While the left is loudly shouting that protections are needed and that efforts are being blocked, could it be that a national mandate for an amnesty for illegal aliens simply does not exist and that members of Congress are not getting the type of pressure from constituents (suffering in an ailing economy) that could have driven action and broken logjams over the past few years? 

Whatever the reason, the fact is that Congress has never codified DACA protections into law. This latest rule-making is an unconstitutional attempt to seize congressional authority that makes a mockery of the rule of law. This is clear-cut legislating through the administrative state. 

Rules are meant to explain an agency’s application of its enabling statutes. They aren’t meant to create new rights, programs, or benefits that have not been authorized or funded by Congress. 

Rule-making, when not grounded in statute, is not only illegal, but dangerous. Rule-making that purports to grant quasi-legal immigration status and employment authorization benefits to hundreds of thousands of aliens who violated U.S. immigration laws is disastrous. It sends a clear message to the world that our laws do not matter, that our country is open to flagrant violations of law, and that illegal behavior by aliens does not have consequences.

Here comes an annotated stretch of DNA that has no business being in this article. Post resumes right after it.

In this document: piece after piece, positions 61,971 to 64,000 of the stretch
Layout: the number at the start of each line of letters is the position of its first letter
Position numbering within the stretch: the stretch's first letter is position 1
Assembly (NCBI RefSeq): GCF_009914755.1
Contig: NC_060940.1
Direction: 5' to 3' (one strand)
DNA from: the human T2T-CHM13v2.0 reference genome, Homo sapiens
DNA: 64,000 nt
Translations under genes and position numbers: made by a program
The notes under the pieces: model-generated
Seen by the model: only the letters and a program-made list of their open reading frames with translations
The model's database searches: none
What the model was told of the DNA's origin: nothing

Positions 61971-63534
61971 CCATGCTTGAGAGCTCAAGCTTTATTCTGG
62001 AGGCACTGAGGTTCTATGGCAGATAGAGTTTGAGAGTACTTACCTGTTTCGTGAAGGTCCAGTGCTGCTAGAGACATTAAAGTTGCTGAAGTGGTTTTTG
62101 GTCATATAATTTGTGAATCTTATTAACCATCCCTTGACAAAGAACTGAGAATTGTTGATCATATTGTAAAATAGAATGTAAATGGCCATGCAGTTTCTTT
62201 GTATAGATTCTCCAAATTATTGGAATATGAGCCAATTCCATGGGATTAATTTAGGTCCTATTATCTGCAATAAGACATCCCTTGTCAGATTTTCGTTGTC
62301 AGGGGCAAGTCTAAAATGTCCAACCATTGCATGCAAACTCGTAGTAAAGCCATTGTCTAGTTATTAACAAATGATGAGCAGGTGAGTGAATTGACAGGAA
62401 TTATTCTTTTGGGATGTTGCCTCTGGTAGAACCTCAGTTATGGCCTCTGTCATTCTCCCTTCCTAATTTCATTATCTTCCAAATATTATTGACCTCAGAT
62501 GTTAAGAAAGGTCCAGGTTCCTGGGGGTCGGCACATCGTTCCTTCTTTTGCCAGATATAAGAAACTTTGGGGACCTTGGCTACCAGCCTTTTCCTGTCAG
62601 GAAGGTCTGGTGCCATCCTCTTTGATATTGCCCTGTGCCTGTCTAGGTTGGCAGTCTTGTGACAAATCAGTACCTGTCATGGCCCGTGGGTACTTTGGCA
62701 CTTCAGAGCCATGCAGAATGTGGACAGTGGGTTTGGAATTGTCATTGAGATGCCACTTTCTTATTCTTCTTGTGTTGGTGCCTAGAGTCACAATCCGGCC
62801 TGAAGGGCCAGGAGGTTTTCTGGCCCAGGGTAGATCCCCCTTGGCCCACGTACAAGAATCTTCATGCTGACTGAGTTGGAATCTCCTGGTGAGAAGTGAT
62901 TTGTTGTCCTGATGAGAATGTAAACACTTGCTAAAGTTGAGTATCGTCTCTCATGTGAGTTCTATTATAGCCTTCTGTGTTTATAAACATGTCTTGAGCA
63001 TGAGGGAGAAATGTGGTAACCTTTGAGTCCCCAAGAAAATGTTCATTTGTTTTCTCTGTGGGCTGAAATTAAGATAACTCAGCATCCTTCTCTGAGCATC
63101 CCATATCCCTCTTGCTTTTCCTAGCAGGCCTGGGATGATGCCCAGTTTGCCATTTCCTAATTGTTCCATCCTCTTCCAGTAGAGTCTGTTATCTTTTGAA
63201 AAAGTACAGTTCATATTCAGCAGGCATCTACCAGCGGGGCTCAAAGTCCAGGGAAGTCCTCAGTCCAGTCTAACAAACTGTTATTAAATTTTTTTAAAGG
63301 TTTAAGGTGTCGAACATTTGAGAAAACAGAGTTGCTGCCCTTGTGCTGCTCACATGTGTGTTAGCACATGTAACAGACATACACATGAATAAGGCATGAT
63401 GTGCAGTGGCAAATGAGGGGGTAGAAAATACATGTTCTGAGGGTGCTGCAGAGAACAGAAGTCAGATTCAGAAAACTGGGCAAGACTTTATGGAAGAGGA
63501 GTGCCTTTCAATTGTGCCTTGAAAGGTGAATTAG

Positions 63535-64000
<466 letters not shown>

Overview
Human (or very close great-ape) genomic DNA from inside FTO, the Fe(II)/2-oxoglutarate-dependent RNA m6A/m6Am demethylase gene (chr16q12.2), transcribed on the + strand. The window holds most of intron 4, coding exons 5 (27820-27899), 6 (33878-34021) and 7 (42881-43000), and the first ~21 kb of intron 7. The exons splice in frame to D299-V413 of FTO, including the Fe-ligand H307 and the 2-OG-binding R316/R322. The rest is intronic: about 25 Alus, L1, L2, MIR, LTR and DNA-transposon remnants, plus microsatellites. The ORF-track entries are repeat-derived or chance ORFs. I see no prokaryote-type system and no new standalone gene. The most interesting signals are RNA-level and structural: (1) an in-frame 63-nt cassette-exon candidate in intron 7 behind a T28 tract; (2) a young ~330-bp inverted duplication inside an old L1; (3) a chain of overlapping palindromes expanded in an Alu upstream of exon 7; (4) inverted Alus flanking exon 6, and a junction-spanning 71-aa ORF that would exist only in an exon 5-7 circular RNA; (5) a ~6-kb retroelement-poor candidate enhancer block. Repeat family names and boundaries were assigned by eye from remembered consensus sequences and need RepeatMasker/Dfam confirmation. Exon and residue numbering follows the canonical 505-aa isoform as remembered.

If Congress and the courts allow this rule-making to stand, an emboldened administration will use the process to further erode the immigration system. If an executive memorandum can be the basis for rule-making, an even broader amnesty will not be far behind as a weakened Congress watches. 

This latest irresponsible action is also ripe for rebuke and rejection through the Congressional Review Act, which allows Congress to invalidate administrative rule-makings. Congress must not cede its authority to the executive branch based on unilateral, unconstitutional actions by a president and an administration with no respect for the rule of law or the limits on its power. 

This piece originally appeared in The Daily Signal